Chris Parker is warm and funny, but some jokes suffer from being too broad to feel truly hilarious.
Chris Parker hits the ground running more or less literally, bounding onto the stage to kick his show Iconique off with a hearty musical number. It’s high energy and a lot of fun, Parker’s wordplay endearing in the silly reaches he makes to get the lines to rhyme with iconic (he doesn’t get sick, he’s bubonic).
Parker, who won the Fred award for his show Camp Binch in 2018, is emulating the camp stars of his childhood, from Judy Garland to Barbara Streisand. They’re iconic, and he wants to be too. The show that follows isn’t quite an instant classic, but it’s an enjoyable hour of comedy.
There is something about Parker’s face which makes him seem (even when he’s trying his best to be bitchy) like a really nice person. At one point he jokes about not having straight friends as such, more like a few straights he sponsors - just a dollar a day. Sign me up! The feeling that this is my pal telling some silly anecdotes carries me through some of the jokes which feel a little broad or surface-level. I’d have loved, for example, for the material about the internet being bad for us to delve a little deeper than it did, given it's not exactly a new observation. My favourite bits were when Parker delved into the unique oddness of his family - the competitiveness he feels with his straight brother, the explanation for some weird photos in the family album, their off-beat traditions.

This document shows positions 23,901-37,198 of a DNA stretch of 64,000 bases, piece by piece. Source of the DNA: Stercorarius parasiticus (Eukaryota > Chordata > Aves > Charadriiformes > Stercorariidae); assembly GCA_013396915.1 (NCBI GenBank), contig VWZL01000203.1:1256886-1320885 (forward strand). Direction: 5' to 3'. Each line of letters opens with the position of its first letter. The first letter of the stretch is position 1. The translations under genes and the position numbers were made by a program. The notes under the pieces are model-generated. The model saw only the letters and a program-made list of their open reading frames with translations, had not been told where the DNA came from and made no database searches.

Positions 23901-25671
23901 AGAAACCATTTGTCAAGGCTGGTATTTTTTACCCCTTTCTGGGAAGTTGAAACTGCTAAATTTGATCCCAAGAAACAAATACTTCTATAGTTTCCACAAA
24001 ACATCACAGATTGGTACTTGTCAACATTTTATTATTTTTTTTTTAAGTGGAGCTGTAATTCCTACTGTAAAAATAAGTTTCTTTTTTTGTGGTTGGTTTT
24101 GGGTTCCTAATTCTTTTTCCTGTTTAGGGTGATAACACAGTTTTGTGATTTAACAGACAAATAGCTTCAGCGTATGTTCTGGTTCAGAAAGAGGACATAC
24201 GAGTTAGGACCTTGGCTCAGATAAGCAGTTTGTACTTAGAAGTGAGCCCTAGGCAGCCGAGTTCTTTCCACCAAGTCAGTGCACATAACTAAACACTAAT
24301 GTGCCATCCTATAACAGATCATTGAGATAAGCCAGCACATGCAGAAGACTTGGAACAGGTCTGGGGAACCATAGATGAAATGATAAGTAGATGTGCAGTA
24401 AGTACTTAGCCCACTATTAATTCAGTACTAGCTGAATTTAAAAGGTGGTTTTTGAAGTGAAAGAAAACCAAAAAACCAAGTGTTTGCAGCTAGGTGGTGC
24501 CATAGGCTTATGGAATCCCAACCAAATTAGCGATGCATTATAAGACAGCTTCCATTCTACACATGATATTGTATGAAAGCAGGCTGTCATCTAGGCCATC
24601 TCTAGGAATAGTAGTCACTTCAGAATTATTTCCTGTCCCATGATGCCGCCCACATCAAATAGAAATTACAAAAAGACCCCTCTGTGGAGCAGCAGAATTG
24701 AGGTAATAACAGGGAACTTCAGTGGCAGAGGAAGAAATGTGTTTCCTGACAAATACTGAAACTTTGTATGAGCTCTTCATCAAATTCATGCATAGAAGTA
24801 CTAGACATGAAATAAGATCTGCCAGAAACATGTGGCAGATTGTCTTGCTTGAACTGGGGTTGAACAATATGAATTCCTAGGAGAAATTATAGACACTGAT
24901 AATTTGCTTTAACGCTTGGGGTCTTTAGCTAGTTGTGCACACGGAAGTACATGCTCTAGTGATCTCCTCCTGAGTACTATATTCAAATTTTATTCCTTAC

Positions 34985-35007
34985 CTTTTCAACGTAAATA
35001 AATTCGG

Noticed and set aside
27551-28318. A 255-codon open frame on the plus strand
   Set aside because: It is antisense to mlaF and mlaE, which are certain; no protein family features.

But even when the humour feels a tad obvious, Parker’s sense of fun is so endearing, and his over-the-top performance never gets too much - a careful balance he’s no doubt honed during his years of theatre acting (he was absolutely brilliant in 2017’s Hudson and Halls Live!).
Iconique’s Auckland run is sold out, so you’ll need to bed borrow or steal to get in, but if you manage to wrangle a ticket you’ll be in for a fun night out with a lovely man.
Chris Parker is playing sold out shows at Q Theatre's lost until May 11.